“Most people see the benefits of empathy as too obvious to require justification. This is a mistake.” Continuing the post-Sontag genre of “Against [Whatever]”, Paul Bloom hosts a forum featuring, among others, Sam Harris, Peter Singer, Marianne LaFrance, Barbara H. Fried, and Simon Baron-Cohen.
“When scientists have studied procrastination, they’ve typically focused on how people are miserable at weighing costs and benefits across time. … In the last few years, however, scientists have begun to think that procrastination might have less to do with time than emotion.” As one researcher says, “To tell the chronic procrastinator to just do it would be like saying to a clinically depressed person, cheer up.”
That seems to be what the government hopes, since it has commissioned a 104-episode series about a ten-year-old Uighur princess who works with her Han and Kazakh friends to free her captive father. Problem is, the folk character on which she’s based is seen very differently by Uighurs (who call her Iparhan) and Han Chinese (who know her as “the Fragrant Concubine”).
“‘Just think, says Sir Lancelot, of his nuptials to a young man named Herbert in Monty Python’s Spamalot, In a thousand years time, this will still be controversial. The administration of the South Williamsport, Pennsylvania, Junior/Senior High School seems determined to prove the gallant knight prescient.”
“At the end of the year, state-owned Chinese mining company China Metallurgical Group will take control of an ancient Buddhist city in Afghanistan, Mes Aynak. Southeast of Kabul, the ancient, abandoned city is home to sculptures, art, and jewelry dating back to the time of Alexander the Great – as well as 5.5 million tonnes of copper ore, one of the world’s largest deposits.”
“The Internet does make it easier to gather – aggregate, as the jargon goes – information, but not necessarily to make sense of it. An overabundance of raw information devoid of context and interpretation can actually be detrimental to knowledge. Knowledge springs from the act – the art – of interpreting, digesting, and integrating new information with our existing understanding of the world.”
The conductor announced on his Facebook page that, “with a heavy heart”, he has decided to step down from the orchestra’s music directorship after the 2015-16 season. He gave no reason other than his desire to devote time to his new post at Tokyo’s NHK Symphony (beginning in fall 2015) as well as his ongoing work with the Deutsche Kammerphilharmonie Bremen. (in French)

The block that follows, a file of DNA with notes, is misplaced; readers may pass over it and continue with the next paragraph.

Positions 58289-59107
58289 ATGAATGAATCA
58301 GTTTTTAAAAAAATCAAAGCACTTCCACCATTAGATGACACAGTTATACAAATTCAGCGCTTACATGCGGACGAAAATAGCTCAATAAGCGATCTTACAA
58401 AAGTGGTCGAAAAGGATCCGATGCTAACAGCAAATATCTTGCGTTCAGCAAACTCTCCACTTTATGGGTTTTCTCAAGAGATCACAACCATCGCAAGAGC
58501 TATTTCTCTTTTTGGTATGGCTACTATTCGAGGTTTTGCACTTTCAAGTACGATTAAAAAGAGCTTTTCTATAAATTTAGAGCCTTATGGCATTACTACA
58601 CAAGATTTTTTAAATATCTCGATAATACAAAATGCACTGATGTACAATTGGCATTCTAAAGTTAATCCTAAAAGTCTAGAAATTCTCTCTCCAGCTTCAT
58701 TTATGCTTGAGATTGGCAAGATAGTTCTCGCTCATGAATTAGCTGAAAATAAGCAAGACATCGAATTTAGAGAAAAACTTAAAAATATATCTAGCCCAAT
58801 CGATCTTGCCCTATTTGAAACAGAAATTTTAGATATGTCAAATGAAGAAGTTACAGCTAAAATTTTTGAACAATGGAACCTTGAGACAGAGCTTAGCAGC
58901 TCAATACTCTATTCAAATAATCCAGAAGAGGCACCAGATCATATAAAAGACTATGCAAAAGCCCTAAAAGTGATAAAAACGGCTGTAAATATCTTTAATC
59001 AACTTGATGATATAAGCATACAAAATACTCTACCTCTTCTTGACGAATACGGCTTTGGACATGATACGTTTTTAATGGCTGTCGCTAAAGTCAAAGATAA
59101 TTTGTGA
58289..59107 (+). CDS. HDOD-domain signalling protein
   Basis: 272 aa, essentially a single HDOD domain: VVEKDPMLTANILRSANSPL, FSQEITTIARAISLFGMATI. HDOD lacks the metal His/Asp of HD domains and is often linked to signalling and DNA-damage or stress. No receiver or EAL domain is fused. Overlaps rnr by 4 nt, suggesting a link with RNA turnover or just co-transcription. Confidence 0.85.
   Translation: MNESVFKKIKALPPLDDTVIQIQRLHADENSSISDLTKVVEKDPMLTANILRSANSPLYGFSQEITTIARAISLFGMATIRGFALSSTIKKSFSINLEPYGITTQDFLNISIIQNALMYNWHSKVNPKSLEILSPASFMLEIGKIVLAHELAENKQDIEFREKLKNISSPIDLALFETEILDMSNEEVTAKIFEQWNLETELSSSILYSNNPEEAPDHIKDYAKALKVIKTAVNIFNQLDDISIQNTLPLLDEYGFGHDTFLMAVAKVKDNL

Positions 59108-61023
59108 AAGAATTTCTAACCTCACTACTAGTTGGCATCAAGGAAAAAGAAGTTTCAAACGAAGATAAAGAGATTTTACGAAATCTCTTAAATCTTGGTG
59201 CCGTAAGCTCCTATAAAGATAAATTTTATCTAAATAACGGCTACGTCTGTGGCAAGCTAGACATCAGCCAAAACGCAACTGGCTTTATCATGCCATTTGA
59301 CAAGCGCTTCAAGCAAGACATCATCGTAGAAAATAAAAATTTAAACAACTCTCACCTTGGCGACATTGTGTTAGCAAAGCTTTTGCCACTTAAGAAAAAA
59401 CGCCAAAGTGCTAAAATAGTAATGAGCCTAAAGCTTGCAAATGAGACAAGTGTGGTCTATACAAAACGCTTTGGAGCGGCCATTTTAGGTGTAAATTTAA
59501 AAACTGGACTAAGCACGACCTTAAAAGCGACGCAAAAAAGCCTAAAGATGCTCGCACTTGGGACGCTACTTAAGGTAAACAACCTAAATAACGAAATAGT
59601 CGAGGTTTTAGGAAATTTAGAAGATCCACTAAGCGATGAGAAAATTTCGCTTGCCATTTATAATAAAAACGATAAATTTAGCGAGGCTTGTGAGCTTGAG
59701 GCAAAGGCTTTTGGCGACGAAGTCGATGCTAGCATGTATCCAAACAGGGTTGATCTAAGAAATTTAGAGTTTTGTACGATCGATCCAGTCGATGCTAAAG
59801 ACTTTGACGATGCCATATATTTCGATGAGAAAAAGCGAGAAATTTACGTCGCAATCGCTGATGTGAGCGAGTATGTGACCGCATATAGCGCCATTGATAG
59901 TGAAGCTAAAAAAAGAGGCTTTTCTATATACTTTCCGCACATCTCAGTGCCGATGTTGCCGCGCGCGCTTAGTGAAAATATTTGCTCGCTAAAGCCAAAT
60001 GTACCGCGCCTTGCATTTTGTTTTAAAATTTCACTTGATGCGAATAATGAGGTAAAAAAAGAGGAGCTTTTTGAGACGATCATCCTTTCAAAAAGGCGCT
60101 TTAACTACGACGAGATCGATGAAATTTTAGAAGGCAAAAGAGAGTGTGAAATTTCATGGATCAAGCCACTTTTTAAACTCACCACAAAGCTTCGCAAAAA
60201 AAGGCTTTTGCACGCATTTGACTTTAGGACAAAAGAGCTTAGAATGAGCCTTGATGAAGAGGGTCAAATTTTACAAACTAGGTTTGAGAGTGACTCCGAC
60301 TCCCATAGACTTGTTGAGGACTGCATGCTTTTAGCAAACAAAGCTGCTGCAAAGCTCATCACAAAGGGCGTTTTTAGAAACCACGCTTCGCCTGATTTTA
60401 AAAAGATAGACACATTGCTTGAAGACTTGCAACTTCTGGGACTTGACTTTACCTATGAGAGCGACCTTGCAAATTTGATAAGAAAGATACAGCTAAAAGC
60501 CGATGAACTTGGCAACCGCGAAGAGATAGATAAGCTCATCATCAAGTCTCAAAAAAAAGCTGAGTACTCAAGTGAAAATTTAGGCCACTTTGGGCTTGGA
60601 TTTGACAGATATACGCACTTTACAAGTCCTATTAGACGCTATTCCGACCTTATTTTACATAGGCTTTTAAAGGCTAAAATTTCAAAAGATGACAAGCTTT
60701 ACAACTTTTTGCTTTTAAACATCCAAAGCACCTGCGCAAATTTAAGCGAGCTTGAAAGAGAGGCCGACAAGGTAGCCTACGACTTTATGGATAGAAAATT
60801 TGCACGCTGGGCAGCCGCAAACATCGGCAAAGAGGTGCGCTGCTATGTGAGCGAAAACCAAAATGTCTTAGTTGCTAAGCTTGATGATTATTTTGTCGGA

The UC-Berkeley professor and former MacArthur Fellow, “who served as poet laureate of the United States in the mid-1990s, and won a National Book Award in 2007 and a Pulitzer Prize in 2008, has now also won the Wallace Stevens Award, a $100,000 cash stipend given by the Academy of American Poets, an organization founded in 1934 to foster an appreciation for American poetry.”
“Over six decades, Sam Hunter could usually be found at the center of some of the most exciting times for art in New York and beyond. He was an art historian (an authority on 20th-century art), a museum director, a curator, an art critic and an art adviser to museums, corporations and private collectors” – not to mention author or co-author of some 50 books.
Will the Internet Ever Get Less Nasty?
AJBlog: CultureCrash | Published 2014-08-26
New Recommendation: Tom Harrell
AJBlog: RiffTides | Published 2014-08-26
Birthplace of Another Sonata
AJBlog: PostClassic | Published 2014-08-26
Lookback: an imaginary dinner with Satchmo, George Balanchine, and H.L. Mencken
AJBlog: About Last Night | Published 2014-08-26
Hadid may not withdraw her suit since, Reuters says, she sought damages and the closing of the venerable NYRB. Why did she ever file it? The retraction should not have been hard to get; a suit simply extends the damage to her reputation, which, in spite of Filler’s serious error, was principally done by her own flippancy, abetted by the Internet’s facility in sating our lust for “how the mighty have fallen” stories.
“Book collectors and dealers in Hong Kong and Europe have been quietly doing a thriving business in catalogues for exhibitions and auctions of Chinese arts and antiques. While China has always had a black market for imported art publications that cost a few dollars each, in-demand catalogues command prices in the thousands of dollars.”